Hamilton Council came full circle in a week with its approval of a plan to revive the cancelled SoBi bike share program using money raised from the private sector. $400,000 was raised in a campaign spearheaded by Watd Two Councillor Jason Farr. The funds include $100,000 from the Patrick McNally Foundation, a number of corporate donations totalling $100,000, subscriber revenue, and other funding, none of which comes from city coffers. Still Council’s deepening ideological divisions were on display throughout the meeting.The discussion and vote on the Jay Keddy Multi-use trail became an object lesson in the difference between being inside the tent and outside. In approving a $5.5 million project that will see the combination bicycle/hiking trail installed on the Claremont Access, long-term councillors reminded their colleagues what can be accomplished when councillors play nice with each other. The project was financed in part by several councillors—Ferguson, Collins and Farr were mentioned—who agreed projects in their own wards could be bumped off the priority list in order to free up money for the trail. Several Councillors paid tribute to Jay Keddy, a 53-year-old kindergarten teacher and father of three who was struck from behind and killed in December 2015 while cycling on the Access. In endorsing the project, Coun. Lloyd Ferguson referred to two projects in his ward that had been foregone to support the Clairmont project said, “remember this the next time you say we are anti-bike.” When council got around to approving the SoBi bailout the divisions were again on display when Clr. Whitehead said “Some choose to do the work,” he said, adding, “Well, we know who the doers are.” It was an apparent reference to the fact that it took council old guard members–Farr, Merulla and Collins to save SoBi and see the Jay Keddy mountain access through to completion.
The Jay Keddy Trail contract includes street resurfacing on the automobile portion of the access, the construction of a concrete barrier wall to separate trail users from auto traffic, a new traffic signal for trail users at the top of the James Street stairs, short-trail connections to the facility at three locations, and the creation of a short-cycling connection to the Hunter Street bicycle facility. There will be an aluminum handrail throughout.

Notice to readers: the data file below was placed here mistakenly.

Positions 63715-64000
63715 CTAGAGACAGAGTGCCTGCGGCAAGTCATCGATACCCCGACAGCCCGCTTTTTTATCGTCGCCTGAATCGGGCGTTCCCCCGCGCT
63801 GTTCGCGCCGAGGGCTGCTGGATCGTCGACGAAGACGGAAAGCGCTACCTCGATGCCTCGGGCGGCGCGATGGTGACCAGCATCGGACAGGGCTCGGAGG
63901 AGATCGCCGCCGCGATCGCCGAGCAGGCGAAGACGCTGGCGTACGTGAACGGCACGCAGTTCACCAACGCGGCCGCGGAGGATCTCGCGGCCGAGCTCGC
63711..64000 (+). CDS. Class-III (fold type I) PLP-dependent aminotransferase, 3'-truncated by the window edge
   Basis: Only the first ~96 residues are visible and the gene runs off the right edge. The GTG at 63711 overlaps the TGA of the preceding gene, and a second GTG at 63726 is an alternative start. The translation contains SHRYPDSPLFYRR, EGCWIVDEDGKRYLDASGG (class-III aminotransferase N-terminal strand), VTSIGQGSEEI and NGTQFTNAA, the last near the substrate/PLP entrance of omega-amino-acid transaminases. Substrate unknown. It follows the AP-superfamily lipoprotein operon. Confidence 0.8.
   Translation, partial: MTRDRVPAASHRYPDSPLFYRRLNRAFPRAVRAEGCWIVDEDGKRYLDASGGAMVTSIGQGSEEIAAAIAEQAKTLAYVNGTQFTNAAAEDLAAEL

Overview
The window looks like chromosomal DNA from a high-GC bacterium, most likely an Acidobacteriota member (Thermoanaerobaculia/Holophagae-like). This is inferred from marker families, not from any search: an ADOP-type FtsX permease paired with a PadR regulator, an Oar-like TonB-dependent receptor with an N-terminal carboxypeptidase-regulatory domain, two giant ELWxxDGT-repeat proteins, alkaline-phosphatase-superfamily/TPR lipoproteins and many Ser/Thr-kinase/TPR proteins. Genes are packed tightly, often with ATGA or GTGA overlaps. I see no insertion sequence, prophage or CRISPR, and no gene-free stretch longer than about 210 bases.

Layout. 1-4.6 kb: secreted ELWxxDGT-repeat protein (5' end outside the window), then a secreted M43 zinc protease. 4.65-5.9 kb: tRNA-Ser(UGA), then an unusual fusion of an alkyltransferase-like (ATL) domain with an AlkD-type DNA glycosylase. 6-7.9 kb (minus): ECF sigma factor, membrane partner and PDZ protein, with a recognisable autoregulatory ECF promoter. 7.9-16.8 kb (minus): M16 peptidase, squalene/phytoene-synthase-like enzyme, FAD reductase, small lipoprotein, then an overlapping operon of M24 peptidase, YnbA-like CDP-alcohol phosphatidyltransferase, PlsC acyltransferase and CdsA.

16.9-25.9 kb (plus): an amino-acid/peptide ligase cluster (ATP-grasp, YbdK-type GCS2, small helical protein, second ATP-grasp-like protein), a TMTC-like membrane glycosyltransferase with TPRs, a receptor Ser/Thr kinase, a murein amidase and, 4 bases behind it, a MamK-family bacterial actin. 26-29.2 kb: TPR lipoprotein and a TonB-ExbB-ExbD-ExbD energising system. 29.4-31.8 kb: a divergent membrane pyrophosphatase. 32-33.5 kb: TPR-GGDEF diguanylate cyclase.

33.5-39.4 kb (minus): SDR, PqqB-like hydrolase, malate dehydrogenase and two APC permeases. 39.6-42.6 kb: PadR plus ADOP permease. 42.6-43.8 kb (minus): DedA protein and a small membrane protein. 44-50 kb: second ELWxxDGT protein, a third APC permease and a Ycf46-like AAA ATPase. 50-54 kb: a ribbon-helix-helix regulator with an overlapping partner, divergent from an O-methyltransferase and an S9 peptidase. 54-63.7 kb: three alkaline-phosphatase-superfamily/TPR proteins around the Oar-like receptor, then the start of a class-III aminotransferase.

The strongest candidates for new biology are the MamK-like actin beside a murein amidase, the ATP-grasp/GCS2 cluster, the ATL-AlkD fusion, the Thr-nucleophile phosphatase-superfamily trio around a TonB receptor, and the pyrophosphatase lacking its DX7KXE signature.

The culture wars popped up again when discussion tuned to Coun. Sam Merulla’s motion to explore the possible disposition of La Salle Park once the current lease agreement with Burlington ends in 2022. In 1958 Aldershot was annexed to Burlington and with it went LaSalle Park. Burlington has been paying a dollar year in rental, but has assumed all maintenance costs. Merulla wants to renegotiate the deal, directing staff to undertake a study to determine the highest value for the property, which might include selling the property for development. That led to a debate between Merulla and Coun. Maureen Wilson as to whether he really intended to see the park developed. Wilson was clearly uncomfortable about the notion of developing parkland as was Mayor Eisenberger. Merulla replied that he wanted to have all options on the table as a bargaining chip. In the end Merulla’s motion passed.
And then things got ideologically derailed again in an innocuous motion to add the Social Planning and Research Council to the Mayor Task Force on COVID recovery. Coun. Whitehead objected to the fact that the size of Task Force was getting unwieldy and more pointedly, that there were too many non-profits represented. “I thought this was a task force to get business back again,” he said. That led to Councillors Ferguson and Partridge resigning from the committee, which was a political statement in itself as those two councillors were seen as representing the pro-business majority on council. They were replaced by Clr. Danko and Whitehead.